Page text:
Who will make healthcare and/or financial decisions when the person is no longer able to do so? If your loved one is still lucid enough, getting their wishes down on paper means they’ll be preserved and respected by all members of the family. Consider meeting with an elder law attorney to best understand your options. You’ll want to consider power of attorney, both for finances and for healthcare. If the person has already lost capacity, you may need to apply for guardianship/conservatorship.

How will care needs be met? Sometimes other family members assume that a spouse or nearest family member can take on caregiving, but that is not always the case. Caregiving becomes more challenging over time. The person will eventually need round-the-clock memory care. Communication is essential to make sure that the needs of the Alzheimer’s patient are met, and that the caregiver has the support to meet those needs.

Where will the person live? Is their home appropriate, or is it difficult to access or make safe for later? If the person is currently living alone or far from any family or other support, it may be necessary to relocate or consider a facility with more support.

For more information on Alzheimer’s care, contact Spring Arbor.


Mother’s Day Gift Ideas for Those with Dementia

Joseph Coupal - Friday, May 11, 2018

Spring Arbor, Richmond, VAMother’s Day is here. For those whose have mothers with Dementia or who have moms living in a memory care home, it may be challenging to think of gift ideas. Below are a few suggestions of great gifts for people living with dementia:

  • An Ipod filled with all her favorite music along with comfortable headphones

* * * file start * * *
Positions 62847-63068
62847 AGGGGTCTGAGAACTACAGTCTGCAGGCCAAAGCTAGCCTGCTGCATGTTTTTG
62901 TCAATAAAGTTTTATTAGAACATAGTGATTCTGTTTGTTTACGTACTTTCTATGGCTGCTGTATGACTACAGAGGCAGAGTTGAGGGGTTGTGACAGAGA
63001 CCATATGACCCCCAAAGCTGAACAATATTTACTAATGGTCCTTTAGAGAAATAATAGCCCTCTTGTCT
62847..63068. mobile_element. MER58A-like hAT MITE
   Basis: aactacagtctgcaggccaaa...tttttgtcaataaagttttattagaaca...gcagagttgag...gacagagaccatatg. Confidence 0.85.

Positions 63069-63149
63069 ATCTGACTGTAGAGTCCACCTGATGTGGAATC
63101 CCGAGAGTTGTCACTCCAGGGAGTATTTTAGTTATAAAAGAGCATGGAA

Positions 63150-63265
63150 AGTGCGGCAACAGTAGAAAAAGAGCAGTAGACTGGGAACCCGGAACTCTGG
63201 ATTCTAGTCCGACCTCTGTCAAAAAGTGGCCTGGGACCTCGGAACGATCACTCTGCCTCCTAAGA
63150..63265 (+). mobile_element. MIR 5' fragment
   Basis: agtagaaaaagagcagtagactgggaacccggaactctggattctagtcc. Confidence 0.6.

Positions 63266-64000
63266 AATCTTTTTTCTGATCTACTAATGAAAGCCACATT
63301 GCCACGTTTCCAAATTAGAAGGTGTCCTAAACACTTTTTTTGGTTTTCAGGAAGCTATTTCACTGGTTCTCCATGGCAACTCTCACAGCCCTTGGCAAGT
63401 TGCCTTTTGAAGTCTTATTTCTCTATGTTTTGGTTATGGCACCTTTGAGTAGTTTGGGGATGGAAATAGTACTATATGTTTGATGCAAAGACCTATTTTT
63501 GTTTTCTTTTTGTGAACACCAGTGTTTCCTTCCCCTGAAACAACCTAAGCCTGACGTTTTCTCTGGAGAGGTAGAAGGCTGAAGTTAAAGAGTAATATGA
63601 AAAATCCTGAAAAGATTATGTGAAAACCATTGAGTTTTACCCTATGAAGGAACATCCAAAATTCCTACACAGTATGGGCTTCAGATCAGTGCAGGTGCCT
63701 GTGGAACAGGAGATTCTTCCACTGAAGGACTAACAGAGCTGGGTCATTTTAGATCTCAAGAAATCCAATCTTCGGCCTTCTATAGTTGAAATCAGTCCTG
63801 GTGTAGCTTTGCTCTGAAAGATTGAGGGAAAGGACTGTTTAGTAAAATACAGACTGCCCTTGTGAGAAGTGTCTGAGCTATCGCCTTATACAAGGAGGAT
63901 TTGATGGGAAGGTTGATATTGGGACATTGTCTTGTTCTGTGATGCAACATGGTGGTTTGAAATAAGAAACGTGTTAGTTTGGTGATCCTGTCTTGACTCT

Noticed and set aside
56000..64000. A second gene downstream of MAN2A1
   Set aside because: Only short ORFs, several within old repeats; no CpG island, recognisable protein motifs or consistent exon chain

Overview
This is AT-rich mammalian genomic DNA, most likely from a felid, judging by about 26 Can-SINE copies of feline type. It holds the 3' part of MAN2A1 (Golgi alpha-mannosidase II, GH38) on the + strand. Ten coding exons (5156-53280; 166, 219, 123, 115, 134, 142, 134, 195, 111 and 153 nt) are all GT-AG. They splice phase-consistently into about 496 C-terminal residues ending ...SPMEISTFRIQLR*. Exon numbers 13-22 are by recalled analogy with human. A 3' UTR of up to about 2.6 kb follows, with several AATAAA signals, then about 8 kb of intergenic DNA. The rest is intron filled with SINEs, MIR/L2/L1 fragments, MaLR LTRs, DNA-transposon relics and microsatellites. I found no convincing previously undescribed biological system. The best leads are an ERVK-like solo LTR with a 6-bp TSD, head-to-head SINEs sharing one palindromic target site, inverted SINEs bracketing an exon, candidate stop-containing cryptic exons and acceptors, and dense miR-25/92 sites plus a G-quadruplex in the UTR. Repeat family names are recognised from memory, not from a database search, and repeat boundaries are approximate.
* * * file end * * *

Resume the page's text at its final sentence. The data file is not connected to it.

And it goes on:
• Framed family pictures
  • Scrapbooks of your Mom’s life, work, and awards
  • Photo albums of fun family pictures
  • Taped readings or poetry
  • Scented lotions and a back rub
  • A favorite dessert baked just for her
  • A drive around town
  • New pillow, sheets or comforter
  • Soft lap blanket or throw
  • Large print books
  • Soft fuzzy slippers or cozy pajamas
  • A leisurely stroll through a favorite place, some place of meaning from her past
  • A Memory Box filled with mementos of interest to her
  • Jigsaw puzzle with less pieces and larger pieces
  • Window garden
  • Video of a family gathering

And remember, the love and support you give your Mom throughout the year is the greatest gift.


Considerations For Retirement and Senior Living

Joseph Coupal - Tuesday, May 08, 2018

Spring Arbor, Greensboro, NCA lot of preparation goes into retirement — 401(k)s, IRAs, downsizing. In the midst of maximizing your savings and planning for the future, it is crucial not to lose sight of the bigger picture, like where you plan to live. Making sure your home is equipped for your specific needs can be quite the undertaking. Here are the most important things seniors need in a home for retirement.

Location, location, location